BMW’s New Electric Luxury ‘Barge’ Should Have Mercedes-Benz Nervous

The new BMW i7 is huge, and represents a huge threat to other German car makers.

BMW’s New Electric Luxury ‘Barge’ Should Have Mercedes-Benz Nervous

The auto industry’s race towards electrification has just heated up in a major way, with Germany’s BMW revealing that the seventh generation of their flagship full-size luxury sedan, the 7 Series, will see a fully-electric variant for the first time – the i7.

The new 7 Series is a seriously lavish new vehicle. The panoramic 31-inch BMW Theatre Screen in the rear is a particular highlight – it’s like a luxury cinema on wheels – as is the giant curved dash and the sumptuous, futuristic interior made with a high proportion of recycled materials.

It’s also huge. BMW is only offering a long-wheelbase version, and it’s almost 5.4m long: 10cm linger than the previous long-wheelbase 7 Series. It’s a total luxury barge in perfect ‘screw you’ BMW fashion.

The i7 variant is particularly impressive, with its 625kms of range, 400kW power figure and impeccable all-wheel drive. The 7 Series has always been about offering a buttery-smooth driving experience, and the i7 delivers that like no 7 Series that’s come before.

In short, it’s a great car. And it should make Mercedes-Benz very nervous.

No need to indicate when you’re this big… Not that BMW drivers indicate anyway. Image: BMW Australia

The reason Mercedes – typically the king of luxury cars, with the S-Class being the gold standard for big luxury sedans – should be worried about the i7 is because they currently have no answer to it. Indeed, none of the other German car brands has electrified their top-of-the-line luxury sedan in the same way as BMW has.

Yes, Mercedes has the EQS, but as puts it, “the EQS doesn’t quite match the extraordinary levels of ride comfort that its sibling, the S-Class, delivers”. They also say that it’s “frumpy”, “hunchbacked” and “looks like a runny egg”. Say what you really feel…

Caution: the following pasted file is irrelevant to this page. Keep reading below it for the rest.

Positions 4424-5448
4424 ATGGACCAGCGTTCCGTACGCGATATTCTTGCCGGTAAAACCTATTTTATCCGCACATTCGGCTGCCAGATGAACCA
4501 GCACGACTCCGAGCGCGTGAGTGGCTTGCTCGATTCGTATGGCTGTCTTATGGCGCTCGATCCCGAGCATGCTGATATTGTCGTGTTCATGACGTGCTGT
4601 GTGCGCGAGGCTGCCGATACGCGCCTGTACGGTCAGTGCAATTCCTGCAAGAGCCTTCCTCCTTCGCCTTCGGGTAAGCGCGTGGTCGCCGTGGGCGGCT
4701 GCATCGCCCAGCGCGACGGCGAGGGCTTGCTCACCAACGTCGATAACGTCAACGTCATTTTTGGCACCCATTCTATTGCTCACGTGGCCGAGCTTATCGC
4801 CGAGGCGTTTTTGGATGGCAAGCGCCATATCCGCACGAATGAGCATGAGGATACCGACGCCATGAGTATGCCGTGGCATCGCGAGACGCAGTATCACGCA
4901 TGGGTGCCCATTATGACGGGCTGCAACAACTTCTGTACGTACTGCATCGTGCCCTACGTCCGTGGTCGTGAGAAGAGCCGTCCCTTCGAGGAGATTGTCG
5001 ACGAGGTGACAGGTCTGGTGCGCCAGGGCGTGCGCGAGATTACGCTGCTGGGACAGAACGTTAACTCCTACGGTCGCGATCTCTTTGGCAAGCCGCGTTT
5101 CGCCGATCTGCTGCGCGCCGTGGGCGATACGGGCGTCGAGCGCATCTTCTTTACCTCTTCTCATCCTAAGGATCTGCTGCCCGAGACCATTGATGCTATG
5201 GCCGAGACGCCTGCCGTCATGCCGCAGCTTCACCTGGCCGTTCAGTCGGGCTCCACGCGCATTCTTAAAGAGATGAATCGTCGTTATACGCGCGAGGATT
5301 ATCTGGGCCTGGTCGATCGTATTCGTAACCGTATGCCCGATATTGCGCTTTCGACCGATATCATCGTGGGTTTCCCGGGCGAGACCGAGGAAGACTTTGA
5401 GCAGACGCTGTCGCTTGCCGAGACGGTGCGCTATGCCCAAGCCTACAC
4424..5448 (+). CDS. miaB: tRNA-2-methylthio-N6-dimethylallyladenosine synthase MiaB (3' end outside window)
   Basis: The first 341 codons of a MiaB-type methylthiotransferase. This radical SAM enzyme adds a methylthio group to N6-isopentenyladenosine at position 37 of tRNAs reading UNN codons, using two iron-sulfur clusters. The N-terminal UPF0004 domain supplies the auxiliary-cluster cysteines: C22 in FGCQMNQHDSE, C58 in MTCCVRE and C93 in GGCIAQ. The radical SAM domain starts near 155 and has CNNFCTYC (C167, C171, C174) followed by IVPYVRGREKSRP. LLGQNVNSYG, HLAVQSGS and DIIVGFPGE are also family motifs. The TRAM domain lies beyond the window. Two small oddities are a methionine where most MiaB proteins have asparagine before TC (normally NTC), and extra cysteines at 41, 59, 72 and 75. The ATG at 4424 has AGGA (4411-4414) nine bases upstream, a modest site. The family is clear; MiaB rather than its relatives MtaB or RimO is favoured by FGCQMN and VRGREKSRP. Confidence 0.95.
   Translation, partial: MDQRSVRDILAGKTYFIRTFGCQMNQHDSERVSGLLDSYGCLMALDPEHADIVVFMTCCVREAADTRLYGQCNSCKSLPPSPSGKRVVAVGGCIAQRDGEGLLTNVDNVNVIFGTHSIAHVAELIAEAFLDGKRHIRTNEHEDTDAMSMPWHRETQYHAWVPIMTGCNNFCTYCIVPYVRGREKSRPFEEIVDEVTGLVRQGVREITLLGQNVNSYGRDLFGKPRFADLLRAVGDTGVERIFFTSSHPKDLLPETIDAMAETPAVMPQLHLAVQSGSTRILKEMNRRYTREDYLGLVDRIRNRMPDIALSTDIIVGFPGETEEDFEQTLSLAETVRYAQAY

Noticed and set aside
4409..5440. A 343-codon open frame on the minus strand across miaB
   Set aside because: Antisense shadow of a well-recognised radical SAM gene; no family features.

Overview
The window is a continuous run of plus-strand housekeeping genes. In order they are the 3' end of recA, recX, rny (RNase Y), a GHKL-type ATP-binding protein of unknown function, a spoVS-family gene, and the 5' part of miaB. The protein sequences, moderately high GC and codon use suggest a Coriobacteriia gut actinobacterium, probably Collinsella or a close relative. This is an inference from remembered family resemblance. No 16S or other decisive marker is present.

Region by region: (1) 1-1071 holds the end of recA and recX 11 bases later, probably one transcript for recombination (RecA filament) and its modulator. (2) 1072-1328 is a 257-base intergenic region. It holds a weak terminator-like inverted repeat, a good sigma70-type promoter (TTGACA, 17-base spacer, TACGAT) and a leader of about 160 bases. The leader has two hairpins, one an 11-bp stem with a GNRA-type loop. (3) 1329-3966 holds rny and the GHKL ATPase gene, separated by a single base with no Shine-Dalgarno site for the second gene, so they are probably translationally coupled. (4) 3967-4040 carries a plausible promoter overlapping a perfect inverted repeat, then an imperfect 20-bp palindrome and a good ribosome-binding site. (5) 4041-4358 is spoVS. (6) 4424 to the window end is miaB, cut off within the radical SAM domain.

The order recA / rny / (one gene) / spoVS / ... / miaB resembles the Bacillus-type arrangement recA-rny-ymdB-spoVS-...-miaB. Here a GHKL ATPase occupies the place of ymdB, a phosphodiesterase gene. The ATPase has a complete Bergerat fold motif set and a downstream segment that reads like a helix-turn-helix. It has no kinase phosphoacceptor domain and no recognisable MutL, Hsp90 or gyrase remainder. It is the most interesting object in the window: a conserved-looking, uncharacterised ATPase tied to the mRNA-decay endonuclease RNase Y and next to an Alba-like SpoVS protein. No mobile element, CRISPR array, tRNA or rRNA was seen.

Conversely, the new i7/7 Series looks muscular; imposing; tank-like. BMW calls the design “monolithic” and we’d tend to agree – it’s the perfect look for a luxury land yacht. The spilt headlights look very cool, as does the large grille (although we’re not sure why car brands still insist on giving electric cars grilles… But that’s another discussion.)

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But this isn’t just about looks, it’s about what the i7 represents and offers. The EQS straight-up just isn’t an S-Class. Audi’s e-tron GT sedan is an awesome car, but it’s not an A8, nor is the e-tron SUV. The Porsche Taycan is even more awesome than the e-tron GT but it’s not a Panamera. You get the picture. But the i7 is very much a 7 Series.

This all might seem like a trivial difference but the fact you can get BMW’s biggest, most luxurious sedan in fully electric guise is actually quite significant.

The electric underpinnings of the new BMW i7. Image: BMW Australia

It’s a vote of confidence in electrification from BMW and signals that going electric doesn’t mean you have to compromise on performance or comfort. EVs don’t need to be split off; ‘quarantined’ in their own model families. It’s normalising going electric. You’re just choosing a different donk, the same way you’d opt for diesel over petrol or a V8 over an inline-6.

It’s also easier for customers to wrap their head around when shopping for a new BMW – and might help take some of the stigma out of going electric. Again, all good things.

We’re just keen to drive one. Or be driven in one, under the circumstances.

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